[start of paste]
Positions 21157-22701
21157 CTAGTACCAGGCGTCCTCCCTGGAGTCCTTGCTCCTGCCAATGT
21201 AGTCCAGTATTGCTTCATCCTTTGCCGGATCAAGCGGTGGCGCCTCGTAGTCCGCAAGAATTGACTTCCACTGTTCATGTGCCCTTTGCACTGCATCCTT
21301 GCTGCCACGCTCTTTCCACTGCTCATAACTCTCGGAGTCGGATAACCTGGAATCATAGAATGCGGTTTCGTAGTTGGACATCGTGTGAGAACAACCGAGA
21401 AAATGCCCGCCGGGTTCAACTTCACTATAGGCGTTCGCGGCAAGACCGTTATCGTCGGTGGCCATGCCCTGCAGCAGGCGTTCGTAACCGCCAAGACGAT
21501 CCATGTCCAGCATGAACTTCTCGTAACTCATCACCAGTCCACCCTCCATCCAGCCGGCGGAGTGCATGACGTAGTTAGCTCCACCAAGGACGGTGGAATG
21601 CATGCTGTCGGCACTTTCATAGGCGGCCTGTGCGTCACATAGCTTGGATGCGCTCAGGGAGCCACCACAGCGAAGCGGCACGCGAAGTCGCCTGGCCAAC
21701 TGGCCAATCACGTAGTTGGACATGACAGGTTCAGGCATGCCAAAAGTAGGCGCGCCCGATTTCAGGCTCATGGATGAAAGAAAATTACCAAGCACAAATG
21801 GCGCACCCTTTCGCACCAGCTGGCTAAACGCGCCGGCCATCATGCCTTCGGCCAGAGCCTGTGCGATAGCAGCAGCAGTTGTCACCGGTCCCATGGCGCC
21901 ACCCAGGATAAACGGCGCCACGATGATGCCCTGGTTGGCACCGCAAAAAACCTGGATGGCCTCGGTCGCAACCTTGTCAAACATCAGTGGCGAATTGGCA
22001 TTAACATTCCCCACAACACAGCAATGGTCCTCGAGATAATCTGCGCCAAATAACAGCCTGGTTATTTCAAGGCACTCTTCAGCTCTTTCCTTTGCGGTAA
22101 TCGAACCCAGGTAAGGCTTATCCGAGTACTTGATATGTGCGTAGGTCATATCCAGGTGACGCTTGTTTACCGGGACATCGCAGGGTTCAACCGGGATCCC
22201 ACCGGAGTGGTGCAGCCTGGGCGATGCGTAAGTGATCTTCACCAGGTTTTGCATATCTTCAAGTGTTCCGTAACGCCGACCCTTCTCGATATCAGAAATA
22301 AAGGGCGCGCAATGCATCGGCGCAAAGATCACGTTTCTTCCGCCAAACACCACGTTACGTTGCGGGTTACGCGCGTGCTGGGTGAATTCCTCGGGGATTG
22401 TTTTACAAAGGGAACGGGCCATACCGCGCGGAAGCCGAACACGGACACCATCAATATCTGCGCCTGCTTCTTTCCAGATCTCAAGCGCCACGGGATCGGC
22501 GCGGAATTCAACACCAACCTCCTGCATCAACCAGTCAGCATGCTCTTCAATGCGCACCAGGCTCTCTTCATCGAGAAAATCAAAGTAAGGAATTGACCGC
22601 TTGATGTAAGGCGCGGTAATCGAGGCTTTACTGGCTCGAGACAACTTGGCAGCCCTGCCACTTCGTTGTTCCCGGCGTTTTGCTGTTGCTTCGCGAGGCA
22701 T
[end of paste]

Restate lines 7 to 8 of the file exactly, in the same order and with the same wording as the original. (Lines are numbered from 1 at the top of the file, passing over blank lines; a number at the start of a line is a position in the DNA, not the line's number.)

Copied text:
21601 CATGCTGTCGGCACTTTCATAGGCGGCCTGTGCGTCACATAGCTTGGATGCGCTCAGGGAGCCACCACAGCGAAGCGGCACGCGAAGTCGCCTGGCCAAC
21701 TGGCCAATCACGTAGTTGGACATGACAGGTTCAGGCATGCCAAAAGTAGGCGCGCCCGATTTCAGGCTCATGGATGAAAGAAAATTACCAAGCACAAATG